BASE indicates baseband signaling - there is no modulated carrier, the frequency starts near zero and extends to a certain cut-off frequency.
BROAD indicates broadband modulation - there is a wide frequency band with a number of carriers modulated with the data (similar to xDSL).
The X in -TX, -SX, ... stands for 4b/5b (100 Mbit/s) or (improved) 8b/10b line code (PCS block code). The R in 10GBASE-SR or -LR stands for more efficient 64b/66b line code (laRge block). A line code is required to enable clock recovery and bit-level synchronization. Without line code, the receiver would lose track of the bit boundaries when many same bits are transmitted.
-T indicates a twisted-pair medium, two used pairs for 10/100 Mbit/s, four pairs for 1 Gbit/s upwards. Speeds beyond 100 Mbit/s use specialized line codes plus scrambling. Mostly, only -T is used - the X in 100BASE-TX was added since it competed with the differing variants 100BASE-T2 and 100BASE-T4 at the time. Modern, single-pair variants use -T1.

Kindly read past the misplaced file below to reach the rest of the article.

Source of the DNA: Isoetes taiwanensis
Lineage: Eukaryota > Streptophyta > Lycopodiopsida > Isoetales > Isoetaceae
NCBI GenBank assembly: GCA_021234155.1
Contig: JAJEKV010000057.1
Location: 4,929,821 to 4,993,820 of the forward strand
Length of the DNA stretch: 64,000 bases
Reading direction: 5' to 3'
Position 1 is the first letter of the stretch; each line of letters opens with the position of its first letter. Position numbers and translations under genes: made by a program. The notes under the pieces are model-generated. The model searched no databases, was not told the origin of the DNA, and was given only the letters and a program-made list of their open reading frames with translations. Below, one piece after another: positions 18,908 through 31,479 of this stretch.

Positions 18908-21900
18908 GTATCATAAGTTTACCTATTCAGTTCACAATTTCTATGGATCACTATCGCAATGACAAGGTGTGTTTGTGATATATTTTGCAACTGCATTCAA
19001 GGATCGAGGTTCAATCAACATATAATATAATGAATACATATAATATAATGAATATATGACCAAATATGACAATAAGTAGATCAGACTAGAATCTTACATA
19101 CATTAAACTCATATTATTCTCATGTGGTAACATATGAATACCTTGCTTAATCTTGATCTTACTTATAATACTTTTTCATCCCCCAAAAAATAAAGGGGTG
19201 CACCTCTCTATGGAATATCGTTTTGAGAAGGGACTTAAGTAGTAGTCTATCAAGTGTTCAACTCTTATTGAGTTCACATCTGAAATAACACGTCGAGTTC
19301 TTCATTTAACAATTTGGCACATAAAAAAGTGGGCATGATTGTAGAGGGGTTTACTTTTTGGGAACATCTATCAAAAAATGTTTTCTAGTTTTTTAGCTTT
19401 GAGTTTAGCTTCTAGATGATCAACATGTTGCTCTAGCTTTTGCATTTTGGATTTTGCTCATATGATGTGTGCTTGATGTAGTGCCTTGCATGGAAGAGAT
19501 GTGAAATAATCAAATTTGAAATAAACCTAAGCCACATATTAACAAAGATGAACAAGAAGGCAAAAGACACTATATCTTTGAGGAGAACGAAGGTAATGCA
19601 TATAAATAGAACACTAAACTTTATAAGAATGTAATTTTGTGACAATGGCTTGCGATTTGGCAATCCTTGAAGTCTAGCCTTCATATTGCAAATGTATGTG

-S stands for Short wavelength optical (~850 nm), -L for Long wavelength (~1300 nm), -E for Extra long wavelength (~1500 nm) and so on. With few exceptions, short wavelength is used with multi-mode fiber for short distance (less than 1 km), longer waves with single-mode fiber for long distance (1 km to 100 km). These three wavelengths are selected from the low-absorption bands of silica glass.
I've compiled a comprehensive and fairly complete list for Wikipedia a while back, all taken from IEEE 802.3.